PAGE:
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Checking a project against API signatures

Basic example

In order to check your project against an API signature, you must add the enforcer rule as a dependency to the maven-enforcer-plugin and then configure your the maven-enforcer-plugin to run the rule:

<project>
  ...
  <build>
    ...
    <plugins>
      ...
      <plugin>
        <artifactId>maven-enforcer-plugin</artifactId>
        <version>1.0-beta-1</version>
        ...
        <dependencies>
            ...
            <dependency>
                <groupId>org.codehaus.mojo</groupId>
                <artifactId>animal-sniffer-enforcer-rule</artifactId>
                <version>1.22</version>
            </dependency>
            ...
        </dependencies>
        ...
        <executions>
           ....
          <execution>
            <id>check-signatures</id>
            <phase>process-test-classes</phase>
            <goals>
              <goal>enforce</goal>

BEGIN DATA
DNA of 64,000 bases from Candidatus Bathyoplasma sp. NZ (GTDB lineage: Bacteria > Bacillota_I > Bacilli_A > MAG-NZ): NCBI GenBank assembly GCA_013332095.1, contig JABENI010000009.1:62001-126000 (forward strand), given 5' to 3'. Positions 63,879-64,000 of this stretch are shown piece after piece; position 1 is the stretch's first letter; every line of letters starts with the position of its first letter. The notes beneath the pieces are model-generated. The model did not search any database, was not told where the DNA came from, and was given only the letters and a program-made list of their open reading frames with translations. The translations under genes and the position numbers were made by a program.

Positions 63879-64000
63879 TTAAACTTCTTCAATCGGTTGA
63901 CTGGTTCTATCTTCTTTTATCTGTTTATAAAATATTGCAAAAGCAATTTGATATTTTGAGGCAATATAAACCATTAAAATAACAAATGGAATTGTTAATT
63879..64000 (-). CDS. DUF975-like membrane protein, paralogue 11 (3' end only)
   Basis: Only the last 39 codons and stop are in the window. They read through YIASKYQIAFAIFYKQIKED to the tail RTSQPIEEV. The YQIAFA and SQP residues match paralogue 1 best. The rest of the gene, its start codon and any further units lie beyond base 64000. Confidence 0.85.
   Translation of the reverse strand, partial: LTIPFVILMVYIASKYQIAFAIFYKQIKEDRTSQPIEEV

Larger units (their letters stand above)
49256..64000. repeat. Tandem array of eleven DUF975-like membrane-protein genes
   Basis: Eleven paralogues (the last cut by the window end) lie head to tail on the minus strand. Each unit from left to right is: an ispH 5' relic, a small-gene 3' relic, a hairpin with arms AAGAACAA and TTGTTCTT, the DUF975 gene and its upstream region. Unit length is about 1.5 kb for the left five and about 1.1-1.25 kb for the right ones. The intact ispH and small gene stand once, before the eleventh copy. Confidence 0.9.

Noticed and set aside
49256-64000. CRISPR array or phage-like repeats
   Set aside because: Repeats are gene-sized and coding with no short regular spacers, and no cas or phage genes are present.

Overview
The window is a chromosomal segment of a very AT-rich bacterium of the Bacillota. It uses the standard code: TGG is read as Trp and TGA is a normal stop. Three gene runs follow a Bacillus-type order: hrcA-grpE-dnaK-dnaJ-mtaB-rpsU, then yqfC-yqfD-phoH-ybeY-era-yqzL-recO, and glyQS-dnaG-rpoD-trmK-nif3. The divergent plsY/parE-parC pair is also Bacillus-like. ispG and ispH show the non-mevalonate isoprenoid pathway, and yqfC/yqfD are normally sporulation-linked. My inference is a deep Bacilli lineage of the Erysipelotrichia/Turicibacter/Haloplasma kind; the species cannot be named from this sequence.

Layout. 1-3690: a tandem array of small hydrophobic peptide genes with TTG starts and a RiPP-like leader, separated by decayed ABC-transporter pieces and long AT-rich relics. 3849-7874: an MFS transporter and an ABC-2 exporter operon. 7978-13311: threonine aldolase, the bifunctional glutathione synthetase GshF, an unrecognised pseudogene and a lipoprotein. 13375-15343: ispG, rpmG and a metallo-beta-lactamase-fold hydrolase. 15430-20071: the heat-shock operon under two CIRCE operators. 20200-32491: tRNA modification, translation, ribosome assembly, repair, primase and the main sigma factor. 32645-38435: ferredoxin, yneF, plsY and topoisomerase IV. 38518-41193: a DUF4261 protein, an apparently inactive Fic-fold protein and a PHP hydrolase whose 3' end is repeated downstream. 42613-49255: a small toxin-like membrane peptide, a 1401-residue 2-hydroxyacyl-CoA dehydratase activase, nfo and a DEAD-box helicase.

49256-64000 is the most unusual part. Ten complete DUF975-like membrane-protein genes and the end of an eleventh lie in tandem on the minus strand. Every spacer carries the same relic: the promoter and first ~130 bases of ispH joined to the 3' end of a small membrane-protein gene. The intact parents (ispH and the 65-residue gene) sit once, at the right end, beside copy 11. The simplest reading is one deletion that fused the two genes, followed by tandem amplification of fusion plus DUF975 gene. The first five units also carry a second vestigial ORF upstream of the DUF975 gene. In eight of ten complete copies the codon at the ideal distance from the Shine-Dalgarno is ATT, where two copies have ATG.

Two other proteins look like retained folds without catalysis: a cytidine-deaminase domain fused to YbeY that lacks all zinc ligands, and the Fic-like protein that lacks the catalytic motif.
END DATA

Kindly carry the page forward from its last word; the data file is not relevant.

</goals>
            <configuration>
              <rules>
                <checkSignatureRule implementation="org.codehaus.mojo.animal_sniffer.enforcer.CheckSignatureRule">
                  ...
                  <signature>
                    <groupId>___group id of signature___</groupId>
                    <artifactId>___artifact id of signature___</artifactId>
                    <version>___version of signature___</version>
                  </signature>
                  ...
                </checkSignatureRule>
              </rules>
            </configuration>
          </execution>
          ...
        </executions>            
        ...
      </plugin>
      ...
    </plugins>
    ...
  </build>
  ...
</project>

Once you have configured your project with details of the signature to check, maven-enforcer will be able to throw a build error if your any of your classes reference a class, a method, or a field which is not in either the signature or your project's dependencies.

Ignoring classes not in the signature

In certain situations you may want to reference classes which are missing from the signature you are checking. This is usually the case where you are compiling with a newer JDK than the JDK you are targetting and you are writing some code which safely makes use of the features in the newer JDK when running on the newer JDK. For example, if you have code like:

public final class MapFactory {

    private MapFactory() {
        new IllegalAccessError("This is a utility class");
    }
    
    public static Map newHashMap() {
        try {
            // we'd prefer the concurrent version